Design Fictions and the Domestic
And so to explore the stories and vision across what might be described as IoT. The purpose of this blog post is to document some of the fictions that feature domestic systems that engage with the human and in some cases non-human. I’m hoping that colleagues will comment on aspects that they see in the comments box, and that folk might contribute to the post by offering more examples.
1. Ericsson: Social Web of Things
Interesting, although rather obvious, social network cast over the white goods and appliances that await the return of their flat mate David.
2. HP: CoolTown
Buried soon after release the Hewlett Packard portrayal of future tech features a couple of domestic scenes: 3’15” Spanish Lesson with a young student using her ‘iWatch’ as an interface. Who knew HP would skip iPads! 4’30” is Mrs Walters who has a medical emergency, watch out for the rubber gloves that the paramedics wear – skin must not touch skin in the care system of the future.
3. Superflux: Song of the Machine
A combination of light sensitive proteins, headsets and sound lets Mark see again. Interesting portrayal of surface and texture from the bland touch pad to the world that he perceives.
4. Keiichi Matsuda: Augmented (hyper) Reality: Domestic Robocop
Special effects offer a host of new layers on the reality of a student flat. Through the layers of advertising, social media and data about the quantitative self / environment you can just about make out an actual kitchen in an actual home.
5. Berg: Clocks for robots
Berg have been looking for solutions for interoperability between devices for a while now and there use of a bar code is a simple conduit for exchanging data between devices. The visibilityÂ of the code and the need for line of sight is an interesting characteristic of the code, but one that makes the domestic ‘cloud’ more apparent.
6. Berg: Bonnier / Mag+
Not so relevant actually but there is something to think about as you watch it about how features / adverts in the magazine connect to the domestic environment. Berg don’t explore this in the movie, but it might be relevant for HAT to consider how the content of what we read links to the things that we have in our home.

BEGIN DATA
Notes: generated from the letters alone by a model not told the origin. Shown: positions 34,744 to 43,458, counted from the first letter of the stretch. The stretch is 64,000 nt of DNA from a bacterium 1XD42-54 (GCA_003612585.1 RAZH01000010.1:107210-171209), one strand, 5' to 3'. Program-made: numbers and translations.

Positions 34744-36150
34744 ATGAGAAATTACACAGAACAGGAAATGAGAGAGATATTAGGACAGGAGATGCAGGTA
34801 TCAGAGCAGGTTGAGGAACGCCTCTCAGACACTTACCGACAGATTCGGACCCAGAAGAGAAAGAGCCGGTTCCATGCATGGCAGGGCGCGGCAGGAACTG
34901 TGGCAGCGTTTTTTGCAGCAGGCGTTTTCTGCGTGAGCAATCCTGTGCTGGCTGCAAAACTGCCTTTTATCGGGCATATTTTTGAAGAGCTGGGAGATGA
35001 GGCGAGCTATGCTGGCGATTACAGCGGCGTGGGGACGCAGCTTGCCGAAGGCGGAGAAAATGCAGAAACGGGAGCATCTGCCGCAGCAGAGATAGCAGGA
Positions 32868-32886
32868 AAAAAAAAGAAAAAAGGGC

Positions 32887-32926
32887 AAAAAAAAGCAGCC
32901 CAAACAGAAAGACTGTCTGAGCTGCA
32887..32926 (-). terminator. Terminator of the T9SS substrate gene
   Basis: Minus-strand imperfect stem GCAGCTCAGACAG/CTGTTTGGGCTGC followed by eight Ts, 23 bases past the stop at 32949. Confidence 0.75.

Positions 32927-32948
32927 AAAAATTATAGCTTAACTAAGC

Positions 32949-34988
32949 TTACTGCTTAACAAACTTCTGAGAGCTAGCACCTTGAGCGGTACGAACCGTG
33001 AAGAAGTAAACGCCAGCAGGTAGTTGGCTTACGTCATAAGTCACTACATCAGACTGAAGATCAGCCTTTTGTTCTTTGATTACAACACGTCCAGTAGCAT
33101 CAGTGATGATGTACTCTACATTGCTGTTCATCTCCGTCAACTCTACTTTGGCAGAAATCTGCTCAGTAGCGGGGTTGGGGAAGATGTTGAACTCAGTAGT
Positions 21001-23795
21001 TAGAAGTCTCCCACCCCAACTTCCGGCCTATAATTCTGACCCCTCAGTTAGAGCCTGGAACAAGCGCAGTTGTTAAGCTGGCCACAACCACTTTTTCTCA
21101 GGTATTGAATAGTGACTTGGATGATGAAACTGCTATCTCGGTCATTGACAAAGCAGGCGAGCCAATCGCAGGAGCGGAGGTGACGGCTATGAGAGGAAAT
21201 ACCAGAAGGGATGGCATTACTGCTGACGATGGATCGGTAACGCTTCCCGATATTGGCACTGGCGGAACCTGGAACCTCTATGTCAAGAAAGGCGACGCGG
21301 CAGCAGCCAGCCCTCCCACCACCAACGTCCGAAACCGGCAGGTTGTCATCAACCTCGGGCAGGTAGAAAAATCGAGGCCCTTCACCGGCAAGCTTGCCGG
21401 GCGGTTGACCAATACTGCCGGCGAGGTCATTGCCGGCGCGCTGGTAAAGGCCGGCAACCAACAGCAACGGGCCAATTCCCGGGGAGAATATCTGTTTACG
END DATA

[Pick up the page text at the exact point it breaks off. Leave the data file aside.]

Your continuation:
7. Julian Bleecker: Design Fiction Vol.7
Julian Bleecker has made valuable cultural and technical contributions to the IoT conversation. Notably his paper: A Manifesto for Networked Objects â€” Cohabiting with Pi- geons, Arphids and Aibos in the Internet of Things.Â Â In this collection of edits from well known movies he identifies the design fictions that we are now familiar with as design facts. Some domestic scenes in space, but worth reviewing to acknowledge the role that cinema plays in providing context, plot and consequences for technologies. Look out for: Gesture Interfaces, Transparent Displays, HAckers, Networks, AI, Pathological CPUs, Brain User Interfaces, AR, RealTime Analytics, Google Glass, HUD’s, Real World Avatars.
8. Nicolas Nova and friends: A digital Tomorrow
More work from the Near Future Laboratory. Visions of a lifestyle from home to work and the role that the ‘right’ face, hand and voice has to play in authenticating ourselves within systems. Interesting insights into how spaces take on new roles as technology transforms the function of a particular environment.
9. Google: Project Glass One Day
You’ve seen it all before. This was the early concept video for Google Glass, a later promotion video is here. Notable how our hero leaves the pad and phone on the coffee table. There is also a shot at the beginning 10″ in that features a clock on the glass and what appears to be a hook on the wall – presumably because we no longer need shared time pieces.
10. Revital Cohen: Life Support
Cohen’s work from the RCA Design Interactions programme offers a different sort of domestic role for animals. In these vivid photographic fictions she depicts how our dogs and sheep may become vital non-human life-supportÂ partners. I’d like to think that HAT can include the non-human occupants of some of the homes that we work with and consider them part of our Hub.
Please add comments below but remember to cite the number associated with each fiction so that others can track your interest.